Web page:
crossed bear tracks descending in lazy arcs from the Sierra crest. 
This mountaineer had built-in crampons but I don't think he 
(she?) needed them. He had been smart enough to descend the 
slope when the snow was soft, plunge-stepping on all fours.

At the steepest part of our ascent we had to sidestep carefully to 
get our skins to grip. At last we pulled up onto the northwest 
ridge, with views down into Mary Lake and north to the distant 
green-brown swath of Leavitt Meadows. The ridge was gentle 
enough to ski up, but the snow was rock hard.

Ahead we saw the cleft in Tower's armor: a steep, recessed 
snow gully pocked with outcrops. If that snow were also rock 
hard, we would be in trouble, for we did not have crampons (or 
sharp claws). At least one member of our party expressed 
pessimism. I wanted a closer look. "Horsewhipped up another 
peak by Butch," was the tongue-in-cheek response.

The rocky intervening ridge was a fun scramble. Inevitably, 
though we had to test the 40-degree snow in the gully. No 
problem--it was easy to kick steps in it, and the occasional 
outcrops also afforded good hand and footholds. Soon we were 
clambering up an airy tilted slab to the summit rocks. To the east, 
steep rock fell away to lower crags. To the south, long snow-
covered canyons stretched down toward the direction of Hetch 
Hetchy Reservoir; one contained the slender snow-covered 
expanse of Tilden Lake.

After backing down the gully, we reclaimed our skis. It was 3:00, 
a bit late to continue our ski around Tower. After all, we had only 
done about one-third of the circuit. The good news was we looked 
forward to a 2000-foot ski descent on nice corn snow. At the 
jumping off point below the ridge the snow was still crusty, but 
soon we were plowing S-turns down the big bowl below. At the 
bottom, John and I skinned up the smaller slope that the bear had 
descended from the crest. That too was a fine run. 

The next morning, I suggested we ski Hawksbeak Peak before 
heading home.

Its east-facing slopes, already softening in the morning sun, 
would ready to carve by the time we packed up camp. The snow 
cover at the top looked sparse, but as we approached I was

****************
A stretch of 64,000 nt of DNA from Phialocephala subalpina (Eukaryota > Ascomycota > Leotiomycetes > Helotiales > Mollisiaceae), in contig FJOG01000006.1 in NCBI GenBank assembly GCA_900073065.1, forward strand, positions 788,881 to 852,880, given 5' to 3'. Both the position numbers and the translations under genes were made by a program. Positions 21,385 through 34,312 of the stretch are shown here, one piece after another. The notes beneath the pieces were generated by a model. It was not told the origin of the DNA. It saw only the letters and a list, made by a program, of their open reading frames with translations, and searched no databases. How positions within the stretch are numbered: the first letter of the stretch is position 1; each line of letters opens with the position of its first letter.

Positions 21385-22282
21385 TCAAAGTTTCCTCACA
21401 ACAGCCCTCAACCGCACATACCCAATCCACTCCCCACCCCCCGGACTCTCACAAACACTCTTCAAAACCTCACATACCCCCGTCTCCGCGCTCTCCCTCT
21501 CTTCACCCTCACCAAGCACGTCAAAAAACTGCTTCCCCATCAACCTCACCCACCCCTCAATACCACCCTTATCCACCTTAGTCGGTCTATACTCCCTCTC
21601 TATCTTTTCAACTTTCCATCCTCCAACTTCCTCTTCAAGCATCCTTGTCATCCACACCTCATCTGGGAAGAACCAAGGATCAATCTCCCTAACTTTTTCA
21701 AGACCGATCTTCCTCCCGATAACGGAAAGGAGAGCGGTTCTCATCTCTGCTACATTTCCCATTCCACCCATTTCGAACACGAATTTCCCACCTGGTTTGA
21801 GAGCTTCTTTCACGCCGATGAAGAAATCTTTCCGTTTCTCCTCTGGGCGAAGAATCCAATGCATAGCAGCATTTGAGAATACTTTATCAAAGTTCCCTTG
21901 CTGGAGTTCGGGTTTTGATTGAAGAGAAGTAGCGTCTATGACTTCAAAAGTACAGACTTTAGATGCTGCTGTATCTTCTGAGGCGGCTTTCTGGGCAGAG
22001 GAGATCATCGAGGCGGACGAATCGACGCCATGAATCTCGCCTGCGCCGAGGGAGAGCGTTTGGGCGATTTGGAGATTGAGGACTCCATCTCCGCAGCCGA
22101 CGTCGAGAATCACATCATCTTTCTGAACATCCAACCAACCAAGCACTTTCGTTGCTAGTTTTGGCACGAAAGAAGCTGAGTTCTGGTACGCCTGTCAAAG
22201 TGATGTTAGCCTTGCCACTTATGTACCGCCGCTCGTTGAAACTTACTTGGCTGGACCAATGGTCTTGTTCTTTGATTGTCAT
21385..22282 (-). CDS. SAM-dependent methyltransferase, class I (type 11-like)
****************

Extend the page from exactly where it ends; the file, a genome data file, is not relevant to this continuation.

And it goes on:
delighted to see corridors of snow between the scrub pines 
leading nearly to the summit. A short scramble led to the top, and 
a nice cruising descent brought us back to camp in 15 minutes. 
Ah, wilderness. I convinced the others to try my "shortcut" back 
to Robinson valley. We descended easily to Buckeye Pass, then 
began a 2-mile traverse to the pass between Hunewill Peak and 
Cirque Mountain.  This was a scenic route, but tedious, with lots 
of shallow gullies to contour around--probably more like 3 miles. 
In retrospect, a descent-ascent would have been more efficient 
than contouring. Moreover, the slope right before the pass 
became very steep--treacherous for traversing on skis. "I don't 
want to slide into a tree," John remarked as he packed his skis. 
He was right: kicking steps in this terrain was faster and more 
secure. Examining the map, I was sobered by the bunched up 
contour lines awaiting us on our descent--even steeper, I now 
realized than what we were now climbing. I began to feel I had 
made a big mistake: John had been rehabbing a broken hip for 
over a year and had expressly told me he wanted to avoid 
dangerous slopes ("you fall, you die" slopes as he called them). 

But we had come too far to back off without checking it out. The 
only problem: we had to descend part-way down from the pass 
before we could check out the steep 400-foot section. It was 4:00. 

With the tension mounting we skied down to the hanging valley. 
At the outlet we could see the blue waters of Twin Lakes at the 
end of the valley below, only about 4 miles away. We skied up to 
the big drop. Cliffs lay below us, but snowy ramps led to the 
right. We could see easier ground about 300 feet down. Could we 
find a way through? If we had to turn around here, the route out 
was 11 miles--requiring either a death march or another night 
out, without food. 

Below a row of trees I saw a short, steep chute go through the 
cliffs. The runout looked reasonable. At 45 degrees, it was one of 
the steepest slopes I've ever skied--sideslipping that is. We also 
discovered an old set of steps kicked into the snow, which John 
used to descend. Was another bear showing us the way to go?

Relieved, we telemarked down the lower slopes, dodging islands 
of underbrush. Our luck held as a well-placed snowpatch allowed 
us to cross over the creek and access a long avalanche gully, a big 
ribbon of snow that deposited us to within a few hundred feet of 
Barney Lake's outlet. A few minutes of willow bashing brought us 
to the trail to Twin Lakes.

-- Butch Suits  

Icy Clearly Now The Rain Is Gone, May 29, 1999

A short film by Brian Wachter

The location:

Mt. Shasta's Bolam Ridge, Bolam Glacier, Hotlum-Bolam Ridge, 
and Hotlum Glacier

The cast:

George Van Gordon, Alex Keith, Bill Kirkpatrick, Arun Mahajan,